"The Robots Of Death" sounds like a lost Akira Kurosawa film, if Kurosawa had only embraced the killer-robot genre. But the 1977 Doctor Who story is something just as great: a Hitchcockian thriller that has something to say about our relationship with technology. Spoilers of death!
The Doctor Who story "Robots Of Death" is a murder mystery, even though it's obvious right away who's killing tons of people on board a claustrophobic mining vessel picking its away across the ore-rich sands of the planet Kaldor. The identity of the murderer is right there in the story's title. The whodunnit aspect is much more about what's making these robots kill people, and what does it mean for a society that's utterly dependent on robots? The first question has an utterly, delightfully demented answer. The second one, you'll be pondering for hours after you watch it.
Let's take the second question first. Kaldor's relationship to its robot workforce is akin to our society's relationship to the automobile. Over the course of the 90-minute story, we learn a lot about Kaldor's culture and history, without anyone ever pausing to lecture us - the worldbuilding in "Robots Of Death" is so rich and clever, writer Chris Boucher felt the need to return to it in a sequel novel, Corpse Marker. And there's been a whole series of audiodramas based in the capital, Kaldor City. (The novel's underwhelming, and I tried to get into the audios, but couldn't.)
In any case, we learn that Kaldor was colonized by humans within fairly recent memory, and there's a lingering class system that puts the earliest settlers (the "founding families") at the top. (The sandminer's captain, Uvanov, is lower class and deeply resents his upper class crewmember, Zilda, who he thinks looks down on him. She, in turn, blames him for the death of her brother on a previous tour. More on that later.) A good deal (possibly all) of the planet's surface is covered with ugly, windswept desert, prone to horrible sandstorms which can cut you to shreds in seconds. (As the Doctor nearly learns first-hand.) And those sandstorms stir things up enough to bring precious ores (yes, even lucanol!) to the surface, where a squat, lumbering sandminer can suck them in and refine them. The work is grindingly awful and stressful, because you have to jump on sandstorms the moment you find them, if you want to meet your quota. So you need the robots to help you manage.
But Kaldor doesn't just depend on the robots for the sandmining that (apparently) fuels its economy. Every aspect of life back in Kaldor City is robot-centric: they're the masseurs, the nannies, even the cops in some cases. Perhaps in a reflection of the rigid class system among Kaldor's humans, the robots are divided into three classes as well: the Dums (who can't speak), the Vocs (who can), and the rarer Super-Vocs (who are intelligent.)
Like our cars, those robots are beautiful: shiny, sleek, stylized. The design in "Robots Of Death" is totally stunning, with lots of weird art deco elements everywhere, and it's all pointed at telling us something about the relationship between the humans and the robots. All the humans have makeup on their faces that resembles the stark lines of the robots' faces, and we're never sure if the humans are deliberately trying to look like the robots, or vice versa. And yet, as beautiful as the robots are, they're also disturbing and just wrong. "Creepy mechanical men," the Doctor's companion Leela calls them. They sit squarely in the middle of the uncanny valley — too human to be a mere appliance, too robotic to be people.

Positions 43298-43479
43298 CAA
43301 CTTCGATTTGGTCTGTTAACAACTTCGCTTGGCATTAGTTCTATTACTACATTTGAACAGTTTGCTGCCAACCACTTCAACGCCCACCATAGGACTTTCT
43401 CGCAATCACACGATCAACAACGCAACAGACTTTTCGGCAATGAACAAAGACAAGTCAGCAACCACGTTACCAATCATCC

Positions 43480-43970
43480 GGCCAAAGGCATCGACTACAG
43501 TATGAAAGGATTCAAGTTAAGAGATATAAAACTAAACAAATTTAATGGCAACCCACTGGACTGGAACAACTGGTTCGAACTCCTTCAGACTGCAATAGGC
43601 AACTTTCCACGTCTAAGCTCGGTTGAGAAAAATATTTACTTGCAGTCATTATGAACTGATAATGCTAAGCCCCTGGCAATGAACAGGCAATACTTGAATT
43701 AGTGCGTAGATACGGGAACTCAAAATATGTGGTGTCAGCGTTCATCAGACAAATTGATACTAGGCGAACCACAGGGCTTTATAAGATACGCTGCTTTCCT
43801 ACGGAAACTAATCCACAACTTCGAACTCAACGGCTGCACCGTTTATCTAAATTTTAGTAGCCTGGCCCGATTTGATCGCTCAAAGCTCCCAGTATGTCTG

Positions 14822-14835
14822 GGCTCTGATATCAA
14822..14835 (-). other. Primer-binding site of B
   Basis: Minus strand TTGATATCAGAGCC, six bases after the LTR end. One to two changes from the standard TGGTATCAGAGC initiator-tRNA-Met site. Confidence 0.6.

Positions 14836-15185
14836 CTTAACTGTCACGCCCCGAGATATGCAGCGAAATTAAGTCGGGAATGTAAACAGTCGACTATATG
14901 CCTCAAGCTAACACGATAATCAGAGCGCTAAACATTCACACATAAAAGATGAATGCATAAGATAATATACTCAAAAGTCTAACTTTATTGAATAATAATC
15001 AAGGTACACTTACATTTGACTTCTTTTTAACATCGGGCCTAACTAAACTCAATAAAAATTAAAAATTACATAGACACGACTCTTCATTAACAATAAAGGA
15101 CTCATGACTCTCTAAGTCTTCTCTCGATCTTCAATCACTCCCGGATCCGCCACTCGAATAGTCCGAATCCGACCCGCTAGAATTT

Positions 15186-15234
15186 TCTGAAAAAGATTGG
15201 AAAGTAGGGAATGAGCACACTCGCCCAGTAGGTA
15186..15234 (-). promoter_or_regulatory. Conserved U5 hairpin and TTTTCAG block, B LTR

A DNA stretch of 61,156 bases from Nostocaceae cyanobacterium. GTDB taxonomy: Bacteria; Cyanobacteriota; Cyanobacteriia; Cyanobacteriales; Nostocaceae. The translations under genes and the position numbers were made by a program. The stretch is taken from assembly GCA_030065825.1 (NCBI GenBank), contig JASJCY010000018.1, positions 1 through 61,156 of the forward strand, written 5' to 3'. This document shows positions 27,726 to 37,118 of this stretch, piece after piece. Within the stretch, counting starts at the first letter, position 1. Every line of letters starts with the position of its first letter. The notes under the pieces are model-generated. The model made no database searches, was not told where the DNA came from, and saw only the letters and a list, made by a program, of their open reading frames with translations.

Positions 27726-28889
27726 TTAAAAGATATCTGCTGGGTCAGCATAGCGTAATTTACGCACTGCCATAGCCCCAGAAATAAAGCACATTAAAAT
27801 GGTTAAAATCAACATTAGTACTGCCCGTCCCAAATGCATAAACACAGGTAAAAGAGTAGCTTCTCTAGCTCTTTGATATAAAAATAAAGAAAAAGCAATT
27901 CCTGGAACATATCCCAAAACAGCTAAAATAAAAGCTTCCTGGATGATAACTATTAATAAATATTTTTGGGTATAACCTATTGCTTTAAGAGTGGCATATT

So the humans of Kaldor are terrified of their robot servants, deep down, even though they depend on them. (Or maybe partly because they depend on them so much.) This affects everyone, to some extent — there's a great scene early on, where someone is getting a massage from a robot, while a guy sitting nearby talks about how a robot masseur once went wrong and ripped a client's arm off. But some people suffer from it most keenly than others — one guy, Poul, suffers from "robo-phobia," an unnatural (but understandable, it turns out) fear of robots. When he finds a robot with human blood dripping down its sleeve, Poul starts to lose his marbles. Too bad he's the guy sent to investigate the murders in the first place. We also learn that Zilda's brother didn't die due to Uvanov's negligence — he suffered an attack of robophobia and ran outside the sandminer to escape the robots, dying instantly.
Really, there's an undercurrent of robophobia running through this entire society, which desperately needs robots to survive but can't trust them. In one fantastic scene, Leela asks the Doctor what will happen if it does turn out that robots are murdering people. In his wonderfully casual/brutal way, the Doctor says "I should think it's the end of this civilization." Ooh, snap!
Of course, the robots have all the usual Asimov-ian safeguards, about obeying humans and never harming them. It just turns out that if you're smart enough — and willing to jam a laser probe into a robot's brain — you can overcome those.